How to Argue With Your 12-Year-Old

By: Michael Kaplan

“I’m not going to guitar lesson.”

Why argue at all? Because pre-adolescence is a candy-colored swirl of hormone spurts and murderous scowls and, from time to time, we must open the door to our jolly friend, reality. Plus, it’s not like you’re winning any arguments with your wife these days.

Potential gambits crowd the mind. Fine, you owe your teacher sixty dollars…That’s it, I’m unplugging cable…If you practiced a little more, you wouldn’t be afraid to go. All of these have their pitfalls, chiefly the onslaught of premature tears that lure your better half to throw her weight, tag-team style, behind the opposition. Best to take a more conservative tack.

“You’re going.”

“Why? Why do I have to?”

A simple test. You had this discussion last month. Do you remember the excellent answer you gave? Unlikely. Rather than dither and give your daughter any sense of momentum, slap the ball right back. When in doubt, change the ground beneath her feet.

“Because it’s your job. We all have jobs in this family.”

“I don’t want this job.”

You are no longer talking about guitar lessons but metaphorical employment. Don’t get overconfident.

“We all do jobs we don’t want. I don’t want to cook your dinner, but I’m going to when we come back.”

“Fine. I’ll eat at McDonald’s.”

She has changed the ground beneath your feet. Show no fear.

“No, McDonald’s is crap and eating crap is not going to solve anything unless they have a special on McMusic Lessons.”

“You’re so mean.”

“I’m not trying to be mean.”

“You let Jason skip soccer all the time!”

This is a classic ruse, known as the sororital split. By introducing at least one sibling, your daughter has increased the odds in her favor. There is now a 30% chance you will take the bait and argue the merits of Jason, allowing a different child to go on trial. Carefully choose your response at this fork. The obvious “This is not about Jason, this is about you!” will automatically trigger the martyred rejoinder, “That’s right, you never think he does ANYTHING wrong.” To keep your child off-balance, allow a little poetic license.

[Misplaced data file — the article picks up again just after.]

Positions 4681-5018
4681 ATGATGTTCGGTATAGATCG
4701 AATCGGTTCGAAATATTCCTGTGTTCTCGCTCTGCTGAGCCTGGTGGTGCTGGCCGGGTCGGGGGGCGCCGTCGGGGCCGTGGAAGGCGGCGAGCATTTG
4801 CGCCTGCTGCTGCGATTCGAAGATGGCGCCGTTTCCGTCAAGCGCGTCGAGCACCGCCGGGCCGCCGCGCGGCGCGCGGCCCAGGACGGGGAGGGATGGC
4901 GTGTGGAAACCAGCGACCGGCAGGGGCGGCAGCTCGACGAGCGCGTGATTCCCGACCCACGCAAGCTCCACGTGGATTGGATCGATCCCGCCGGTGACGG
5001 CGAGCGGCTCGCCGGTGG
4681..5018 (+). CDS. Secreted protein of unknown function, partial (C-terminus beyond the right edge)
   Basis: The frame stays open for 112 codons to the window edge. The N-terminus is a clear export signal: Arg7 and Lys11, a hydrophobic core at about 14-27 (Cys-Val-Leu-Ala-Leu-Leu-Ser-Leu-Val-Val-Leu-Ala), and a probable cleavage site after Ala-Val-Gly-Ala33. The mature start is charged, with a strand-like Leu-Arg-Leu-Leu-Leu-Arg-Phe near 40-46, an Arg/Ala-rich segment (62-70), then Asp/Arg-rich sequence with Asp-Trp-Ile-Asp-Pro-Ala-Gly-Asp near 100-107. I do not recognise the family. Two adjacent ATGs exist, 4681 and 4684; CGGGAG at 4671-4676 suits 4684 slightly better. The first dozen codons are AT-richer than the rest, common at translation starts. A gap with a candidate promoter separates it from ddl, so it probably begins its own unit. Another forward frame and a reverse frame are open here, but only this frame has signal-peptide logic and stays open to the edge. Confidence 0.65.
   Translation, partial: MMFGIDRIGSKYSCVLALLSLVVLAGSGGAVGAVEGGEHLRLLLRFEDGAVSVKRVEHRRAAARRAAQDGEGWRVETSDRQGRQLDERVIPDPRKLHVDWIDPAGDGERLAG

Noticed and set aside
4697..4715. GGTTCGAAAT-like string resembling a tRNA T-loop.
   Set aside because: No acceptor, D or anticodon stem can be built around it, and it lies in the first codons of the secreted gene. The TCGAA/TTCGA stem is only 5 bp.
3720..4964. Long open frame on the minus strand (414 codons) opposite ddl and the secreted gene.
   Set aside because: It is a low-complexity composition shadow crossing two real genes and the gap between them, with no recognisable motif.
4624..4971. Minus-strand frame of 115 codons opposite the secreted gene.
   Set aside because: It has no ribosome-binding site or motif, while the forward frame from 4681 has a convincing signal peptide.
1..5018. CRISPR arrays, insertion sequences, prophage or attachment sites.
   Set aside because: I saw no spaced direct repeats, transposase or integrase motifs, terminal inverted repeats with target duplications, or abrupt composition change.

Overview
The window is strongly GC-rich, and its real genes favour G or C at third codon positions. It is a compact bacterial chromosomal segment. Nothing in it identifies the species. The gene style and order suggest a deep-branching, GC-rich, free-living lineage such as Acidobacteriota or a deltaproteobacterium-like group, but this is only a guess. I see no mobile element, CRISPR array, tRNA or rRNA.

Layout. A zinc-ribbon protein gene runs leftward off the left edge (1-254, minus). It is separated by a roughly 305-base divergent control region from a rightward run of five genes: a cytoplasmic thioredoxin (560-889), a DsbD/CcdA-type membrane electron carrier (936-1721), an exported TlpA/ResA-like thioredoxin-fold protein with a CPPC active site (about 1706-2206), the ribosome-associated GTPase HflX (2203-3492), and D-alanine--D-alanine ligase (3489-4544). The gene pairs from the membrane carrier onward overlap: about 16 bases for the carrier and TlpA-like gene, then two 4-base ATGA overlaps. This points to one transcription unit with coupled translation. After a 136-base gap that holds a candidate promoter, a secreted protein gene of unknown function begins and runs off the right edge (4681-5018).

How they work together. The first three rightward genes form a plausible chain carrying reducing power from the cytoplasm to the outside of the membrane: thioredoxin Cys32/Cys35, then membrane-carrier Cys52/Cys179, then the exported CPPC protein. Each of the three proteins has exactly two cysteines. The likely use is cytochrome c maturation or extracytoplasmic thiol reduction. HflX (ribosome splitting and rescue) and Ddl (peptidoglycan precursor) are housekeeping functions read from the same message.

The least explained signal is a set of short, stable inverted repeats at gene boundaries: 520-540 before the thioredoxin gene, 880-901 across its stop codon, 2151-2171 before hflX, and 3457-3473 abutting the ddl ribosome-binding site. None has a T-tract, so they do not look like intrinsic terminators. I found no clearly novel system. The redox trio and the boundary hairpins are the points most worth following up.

“Jason almost died this morning.”


“Ask him when you get back from guitar.”

Admittedly, a bald-faced lie. But you’ve painstakingly built a foundation of logic and irony and, well, a creative parent is a healthy parent. (If personal integrity remains a priority, skip to the next step.)

“Why do we have to go TODAY? It’s such a bad time for me.”

It is important to remember that you and you alone are the repository of your child’s words and deeds and thus the sole curator of glaring contradictions that will come in handy right about now.

“We already moved this lesson so you could go to Aubrey’s party.”

“Why is that my fault?”

Here we have a celebrated dialectic stratagem known as the Mazzini offense (so named for Ellen Mazzini who, at the age of nine, wrangled shrimp cocktail and chocolate milk for dinner six nights in a row through a series of cunning, accusatory tantrums that left her parents guilt-stricken for decades). This tactic draws you into a position of de facto tyranny and presupposes your own desperate need to defend your political record. An excellent time to adopt the Far-Eastern method of parenting and turn your daughter’s force against her.

“Why do you act like it’s your fault?”

“Ha ha ha.”

This, of course, is the infamous Ha ha ha. Press on.

“Look, you chose guitar. You were the one who said you wanted to switch from piano to guitar, that you thought that would be a better instrument for you.”

“Yeah, I KNOW.”

Notice the use of the PtON, or Preteen Omniscient Narrator: the haughty tone that asserts there is nothing on God’s green earth that’s going to catch her unawares or weaken her resolve. The good news: this is often the last gasp before surrender.

“Well now that you’ve made that commitment I need to help you keep it. And honor it. Otherwise it’s meaningless — and we are not meaningless people.” [Warning: Once your child is fourteen this is a disastrous path to take.]

“Fine. You have to give me five dollars.”

A naked act of desperation. Your daughter needs something to claim as a partial victory. Choose your terms carefully.

“You can have five dollars if you NEED five dollars for something RIGHT NOW. You don’t get five dollars for going to a lesson you’re supposed to go to anyway. Otherwise you can give me five dollars for driving you there.”

“Then I’ll hitchhike.”

“And you’ll be grounded for the rest of the year. Which will certainly give you time to practice.”

“MOMMMMMM! Dad’s being mean!!!”

Game. Set. Match. At this point, I’m afraid you’re on your own.


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